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Seattle Gum Wall
The Gum Wall in Seattle’s Post Alley attracts tourists from all over for the chance to contribute to … “art.” (GeekWire Photo / Kurt Schlosser)

If the good folks of Portland want to keep that city weird, as the saying goes, they should stick to whatever has worked in the past and not to sticking gum on the side of a building.

News out of the Rose City this week seems to indicate that Portlanders could soon have a wall of chewing gum taking shape to mimic the famed Gum Wall at Seattle’s Pike Place Market. A Facebook event posted by the downtown Portland tattoo studio RONIN, at 3rd Avenue and Northwest Couch Street, invited people to come down on May 5, chew gum and stick it:

Hey Y’all! Come join us in the starting of Portlands first gum wall here in the heart of Down Town Portland off of 3rd and Couch!! To get the word out and the wall a chance to STICK around for years to come we are throwing a fun little party here at the shop!! We will be providing free food and free drinks for (21+). And of course lots and lots of CHEWING GUM!!! Bring $20 worth of gum (with recipt) and recieve $150 voucher towards a tattoo at RONIN Living Art Studio. The more gum the better!! We’ll see ya there!!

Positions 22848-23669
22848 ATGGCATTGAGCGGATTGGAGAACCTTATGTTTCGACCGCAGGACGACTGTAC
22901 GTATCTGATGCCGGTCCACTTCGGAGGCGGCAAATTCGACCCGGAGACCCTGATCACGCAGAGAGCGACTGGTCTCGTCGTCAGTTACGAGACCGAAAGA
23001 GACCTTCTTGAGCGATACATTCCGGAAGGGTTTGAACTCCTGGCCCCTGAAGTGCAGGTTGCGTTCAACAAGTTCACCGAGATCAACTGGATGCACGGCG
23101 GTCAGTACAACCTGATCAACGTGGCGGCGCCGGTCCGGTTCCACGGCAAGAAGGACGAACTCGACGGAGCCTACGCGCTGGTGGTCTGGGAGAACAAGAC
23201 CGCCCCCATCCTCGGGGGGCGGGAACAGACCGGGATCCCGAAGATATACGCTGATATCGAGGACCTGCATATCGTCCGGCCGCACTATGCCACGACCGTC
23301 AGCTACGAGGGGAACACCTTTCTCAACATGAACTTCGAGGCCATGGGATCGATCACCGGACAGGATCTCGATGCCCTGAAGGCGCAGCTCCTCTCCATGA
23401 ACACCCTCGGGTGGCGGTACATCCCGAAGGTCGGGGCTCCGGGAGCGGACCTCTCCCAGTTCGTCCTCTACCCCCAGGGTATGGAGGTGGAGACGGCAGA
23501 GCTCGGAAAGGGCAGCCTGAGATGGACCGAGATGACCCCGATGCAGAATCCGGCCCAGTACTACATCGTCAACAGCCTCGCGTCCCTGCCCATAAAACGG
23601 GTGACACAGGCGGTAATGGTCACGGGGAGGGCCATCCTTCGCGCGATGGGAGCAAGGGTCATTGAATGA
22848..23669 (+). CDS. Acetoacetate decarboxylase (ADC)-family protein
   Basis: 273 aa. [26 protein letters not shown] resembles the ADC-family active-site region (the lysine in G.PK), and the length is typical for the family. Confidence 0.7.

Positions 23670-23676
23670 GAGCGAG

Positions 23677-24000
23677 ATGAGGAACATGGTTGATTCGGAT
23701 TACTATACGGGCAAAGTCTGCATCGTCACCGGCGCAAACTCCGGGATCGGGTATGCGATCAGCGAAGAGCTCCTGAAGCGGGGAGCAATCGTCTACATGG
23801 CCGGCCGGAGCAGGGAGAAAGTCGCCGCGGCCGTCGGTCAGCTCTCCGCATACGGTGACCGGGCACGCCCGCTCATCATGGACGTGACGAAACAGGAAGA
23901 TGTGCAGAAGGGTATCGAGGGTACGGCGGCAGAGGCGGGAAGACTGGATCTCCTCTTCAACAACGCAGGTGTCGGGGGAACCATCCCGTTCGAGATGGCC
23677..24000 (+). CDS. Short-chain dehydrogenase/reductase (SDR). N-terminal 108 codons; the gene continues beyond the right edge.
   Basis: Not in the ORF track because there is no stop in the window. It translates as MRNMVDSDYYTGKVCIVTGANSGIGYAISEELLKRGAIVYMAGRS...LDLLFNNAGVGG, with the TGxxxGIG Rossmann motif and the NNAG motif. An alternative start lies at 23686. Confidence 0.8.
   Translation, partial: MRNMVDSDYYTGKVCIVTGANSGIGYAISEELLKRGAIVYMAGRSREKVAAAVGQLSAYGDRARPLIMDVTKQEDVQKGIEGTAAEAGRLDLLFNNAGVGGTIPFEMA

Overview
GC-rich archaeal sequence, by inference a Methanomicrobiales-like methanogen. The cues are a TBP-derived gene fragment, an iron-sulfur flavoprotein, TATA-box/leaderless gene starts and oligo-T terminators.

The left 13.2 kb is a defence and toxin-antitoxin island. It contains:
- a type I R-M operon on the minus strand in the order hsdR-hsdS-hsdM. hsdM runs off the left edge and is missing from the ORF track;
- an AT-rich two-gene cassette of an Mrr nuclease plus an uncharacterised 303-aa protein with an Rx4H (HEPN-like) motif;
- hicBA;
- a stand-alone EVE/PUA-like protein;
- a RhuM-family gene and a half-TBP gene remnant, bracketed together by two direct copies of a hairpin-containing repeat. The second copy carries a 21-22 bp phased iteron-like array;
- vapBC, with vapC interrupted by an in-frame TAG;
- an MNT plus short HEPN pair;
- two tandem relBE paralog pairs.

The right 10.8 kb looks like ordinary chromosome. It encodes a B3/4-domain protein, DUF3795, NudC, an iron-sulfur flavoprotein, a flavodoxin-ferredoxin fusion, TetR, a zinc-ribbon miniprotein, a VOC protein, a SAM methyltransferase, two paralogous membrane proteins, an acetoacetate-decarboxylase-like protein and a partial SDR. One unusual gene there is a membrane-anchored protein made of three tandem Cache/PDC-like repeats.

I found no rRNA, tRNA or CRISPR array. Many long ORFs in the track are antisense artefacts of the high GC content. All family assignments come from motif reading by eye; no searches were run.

The Portland Mercury called it an “abomination” that must be stopped, citing Seattle’s “sometimes loved, oft-hated” Post Alley Gum Wall. A vote on the weekly newspaper’s website has attracted more than 400 votes so far, with sentiment running strongly toward “No,” with 78 percent of votes, and saying the idea is “an insult to anyone who has ever had to clean classroom desks or movie theater chairs.”

Seattle Gum Wall
Seattle’s Gum Wall before it was power washed in 2015. (GeekWire Photo / Kurt Schlosser)

Lizzy Acker of The Oregonian was equally grossed out in her commentary about the proposed wall of yuck.

“Anyone who experienced the gum wall in Seattle knows it was the absolute worst,” Acker wrote about the landmark, which got a good scrubbing in 2015, but is making a comeback. “Take one of the most disgusting things you can think of: someone else’s saliva-softened chewing gum, carelessly discarded on an object (feel it under your desk, try to remove it from your favorite shoes), multiply it by a million and call it a tourist attraction.”

The 20-year accumulation of multi-colored blobs that stuck to the bricks and everything else on the Seattle Gum Wall amounted to 1.175 tons of waste, The Seattle Times reported last year.

Here’s to hoping people in Portland can walk and chew gum at the same time and not stop to make a similar mess.

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